For more than 15 years, the doctors and staff of Eye Care Specialists have had the pleasure of caring for patient Ralph Haeselich, 88 and his wife Anneliese. Through bouts with cataracts and now macular degeneration, Haeselich has been diligent about keeping his appointments, often coming in with a smile and a batch of homemade cookies for the office.

Haeselich, a retired US Forest Service worker with a background in cartography (map-making), has definitely “seen” a benefit from the years of office visits. "I'm fortunate enough that, at my age, I can still drive us around," he notes. There was a time recently however, when Haeselich wasn't so sure he would have any vision, let alone be able to drive or even look at a map. "I thought I was going blind in my left eye," he recalls, "I couldn't see out of the right half of my left eye at all. That's when Dr. Freedman started the (Avastin) injections." With laser scan mapping and Avastin treatment, Haeselich’s left eye has been able to maintain 20/30 vision. "Dr. Freedman definitely saved my eyesight," exclaims Haeselich.

In the years since his retirement, Haeselich and his wife have been very active in their church (volunteering and starting up a clothing and food pantry) as well as keeping up with their growing family that now includes a great-great grandchild. To anyone dealing with wet AMD, Haeselich advises, "If you need the injection treatment, get it, try it. It saved my eyesight.” His wife’s face lights up with a smile when she declares, “He can still see me!” She then adds, “We’re so very grateful to Dr. Freedman.”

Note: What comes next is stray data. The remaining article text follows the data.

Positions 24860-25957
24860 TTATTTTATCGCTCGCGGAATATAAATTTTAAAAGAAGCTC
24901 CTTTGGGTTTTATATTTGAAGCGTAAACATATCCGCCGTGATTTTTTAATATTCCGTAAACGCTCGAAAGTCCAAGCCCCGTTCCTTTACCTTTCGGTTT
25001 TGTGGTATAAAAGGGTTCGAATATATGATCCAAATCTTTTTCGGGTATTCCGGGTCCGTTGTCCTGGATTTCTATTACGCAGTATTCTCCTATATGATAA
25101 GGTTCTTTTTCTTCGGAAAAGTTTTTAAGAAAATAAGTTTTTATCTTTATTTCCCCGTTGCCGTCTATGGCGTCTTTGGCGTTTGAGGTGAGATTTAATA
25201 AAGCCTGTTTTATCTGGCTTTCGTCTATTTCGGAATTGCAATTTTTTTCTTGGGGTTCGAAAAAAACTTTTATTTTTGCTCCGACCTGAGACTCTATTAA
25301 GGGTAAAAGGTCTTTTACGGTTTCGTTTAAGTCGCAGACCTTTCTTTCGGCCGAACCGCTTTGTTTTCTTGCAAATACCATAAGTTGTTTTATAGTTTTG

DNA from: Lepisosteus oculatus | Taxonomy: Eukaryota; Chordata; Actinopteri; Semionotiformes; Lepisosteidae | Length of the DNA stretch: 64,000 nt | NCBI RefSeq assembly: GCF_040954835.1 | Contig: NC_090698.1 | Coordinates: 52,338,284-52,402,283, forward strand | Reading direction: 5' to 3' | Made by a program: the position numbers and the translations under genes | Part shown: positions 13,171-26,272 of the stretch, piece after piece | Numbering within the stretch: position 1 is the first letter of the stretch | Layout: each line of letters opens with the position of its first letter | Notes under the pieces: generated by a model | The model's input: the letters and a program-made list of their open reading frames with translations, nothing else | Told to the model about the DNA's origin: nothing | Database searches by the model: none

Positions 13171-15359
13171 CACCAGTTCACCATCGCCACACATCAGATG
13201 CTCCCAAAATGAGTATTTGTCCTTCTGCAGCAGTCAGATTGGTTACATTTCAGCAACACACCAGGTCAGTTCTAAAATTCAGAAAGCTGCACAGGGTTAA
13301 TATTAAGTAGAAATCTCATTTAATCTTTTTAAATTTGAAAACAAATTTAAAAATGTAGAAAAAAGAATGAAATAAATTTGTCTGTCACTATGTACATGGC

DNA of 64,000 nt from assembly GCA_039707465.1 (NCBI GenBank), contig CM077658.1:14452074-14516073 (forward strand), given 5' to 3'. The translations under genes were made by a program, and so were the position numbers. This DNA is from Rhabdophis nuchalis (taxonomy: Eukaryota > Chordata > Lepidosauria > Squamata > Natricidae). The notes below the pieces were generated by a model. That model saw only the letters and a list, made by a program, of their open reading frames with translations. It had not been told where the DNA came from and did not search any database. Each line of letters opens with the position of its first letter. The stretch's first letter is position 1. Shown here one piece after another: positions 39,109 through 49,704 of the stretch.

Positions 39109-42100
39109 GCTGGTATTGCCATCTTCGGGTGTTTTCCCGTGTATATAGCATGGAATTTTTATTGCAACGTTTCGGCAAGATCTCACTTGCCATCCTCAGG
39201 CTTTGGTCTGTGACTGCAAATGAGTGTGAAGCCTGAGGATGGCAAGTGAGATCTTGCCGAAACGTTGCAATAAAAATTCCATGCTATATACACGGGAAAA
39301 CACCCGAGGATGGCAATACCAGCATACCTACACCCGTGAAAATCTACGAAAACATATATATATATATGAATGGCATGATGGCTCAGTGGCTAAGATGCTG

Are you at risk for AMD?
Although the exact cause is unknown, the following are culprits behind AMD:
* Aging
* Heredity
* Race (white ethnicity)
* Gender (being female)
* Smoking (increases risk 3-4 times)
* A diet high in fat and low in vitamins, minerals and antioxidants
* Sun exposure
* Circulatory problems
* Light eye color

Warning signs for AMD
AMD usually develops gradually and painlessly, and good vision in one eye can mask problems in the other. As AMD progresses, however, signs may become obvious. If you suddenly notice any of the following symptoms, schedule an eye exam ASAP,” advises Robert Sucher, M.D., co-founder of Eye Care Specialists, one of Wisconsin’s leading ophthalmology practices.
* Difficulty reading or doing close-up work
* Faces, clocks and printed words appear blurry
* Distortion of lines, colors, sizes and edges
* Straight lines in a landscape appear wavy
* Blind spots (dark or empty spaces) in the center of vision

Free educational booklets & information
Eye Care Specialists’ doctors are dedicated to the diagnosis and treatment of AMD, glaucoma, diabetic eye disease, and cataracts. They frequently lecture to the public and fellow physicians and have written their own series of booklets on these conditions. Call 414-321-7035 for FREE copies or to schedule an appointment (usually covered by insurance or Medicare) at their offices on 7th & Wisconsin Avenue, Mayfair Road across from the mall, or 102nd & National. They also offer information at www.eyecarespecialists.net.